Australia: Negotiating with your former spouse in a family law dispute

Last Updated: 31 January 2018
Article by Craig Turvey

In my experience, clients often spend too much time focusing on the motivations and behaviour of their ex-spouse and how this might impact negotiations. Sensible negotiation preparation involves reflecting on your own emotional triggers and how these might provide a roadblock to resolution.


Put simply, negotiation is a dialogue about conflict aimed at reaching an agreement. We negotiate almost every day of our lives – whether this involves asking your children to do something they do not like, trying to pay at a restaurant when out with friends, or dividing mundane household chores between members of a household.

As we do such things frequently, little thought is put into how we should behave. We do not need to be told how we should negotiate as we know by experience how to obtain positive outcomes. For example, if you are trying to pay a bill for your friends at a restaurant, you will not yell or make threats if they attempt to pay. Instead, you might say they can pay next time or it is your turn to shout.

We know instinctively that negotiation involves compromise. Negotiating parties must make concessions to reach an agreement; further, our desire to maintain a relationship with the other parties reflects the extent of the concessions we make.

However, negotiating with an ex-spouse can be a very different and trying experience.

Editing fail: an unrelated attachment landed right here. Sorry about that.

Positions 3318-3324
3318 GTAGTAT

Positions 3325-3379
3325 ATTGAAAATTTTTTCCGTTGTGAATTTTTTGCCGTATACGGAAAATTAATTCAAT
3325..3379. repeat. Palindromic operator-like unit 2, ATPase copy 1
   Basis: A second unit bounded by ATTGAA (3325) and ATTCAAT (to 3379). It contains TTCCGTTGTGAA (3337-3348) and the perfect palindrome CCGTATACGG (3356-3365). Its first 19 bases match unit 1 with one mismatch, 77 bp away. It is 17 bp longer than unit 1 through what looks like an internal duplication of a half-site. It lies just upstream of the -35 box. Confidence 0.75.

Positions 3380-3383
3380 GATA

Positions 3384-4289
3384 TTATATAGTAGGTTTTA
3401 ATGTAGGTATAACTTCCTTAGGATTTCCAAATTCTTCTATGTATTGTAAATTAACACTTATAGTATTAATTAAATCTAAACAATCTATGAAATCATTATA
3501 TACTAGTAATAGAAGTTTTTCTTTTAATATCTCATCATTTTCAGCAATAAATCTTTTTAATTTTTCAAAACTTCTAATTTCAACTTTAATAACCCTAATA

Separation is one of the most difficult experiences we can go through. We cannot instantly unwind the memories shared with our ex and there is almost always anger or hurt experienced by both parties.

While together, you may have negotiated issues by trying to reach a mutually beneficial outcome because you loved each other. Now, in the midst of dealing with the emotional aspects of separation, you may also have to negotiate very serious issues with an ex who you may no longer love, or who may no longer love you.

Negotiating can very quickly turn from a mutually beneficial approach to a win-lose outcome. ('I hate him, I'm not letting him win this time!').

When I began practising in family law, I noticed that many of my clients were so engulfed in anger or emotional distress that their attempts to negotiate were ineffective, or worse, detrimental to their own cause. For example, clients, despite my advice, have walked away from negotiated outcomes, which were better than a court would award, because they believed they deserved a different outcome and wanted to make the other party 'pay'.

Such a response is not logical; it is driven by emotion. You may dislike your ex for perfectly valid reasons. However, it is important to acknowledge your own feelings and emotional triggers, and to not allow them to interfere with a legally-sensible resolution of your issues.


I strongly recommend you read an article written by Justine Woods here which outlines some very sensible recommendations for newly separated couples.

When clients come to see me, I recommend they speak with a counsellor, at least initially, whether to simply vent to an experienced professional or to assist in the management of any underlying psychological trauma. Do not lightly dismiss the emotional impact of separation, or think that a counsellor is only helpful for people with serious mental health issues.

Consider if there are any emotional barriers that may create issues for you in resolving conflict with your ex. For instance, in one mediation the spouse on the other side desperately wanted a family heirloom returned to her as part of the settlement. She was so distracted by her desire to retain the item, without wanting to acknowledge this and risk my client perhaps saying no, that the mediation stalled for hours. Eventually, the mediator ascertained that this was a significant issue for her and we resolved it (and my client never wanted the item!).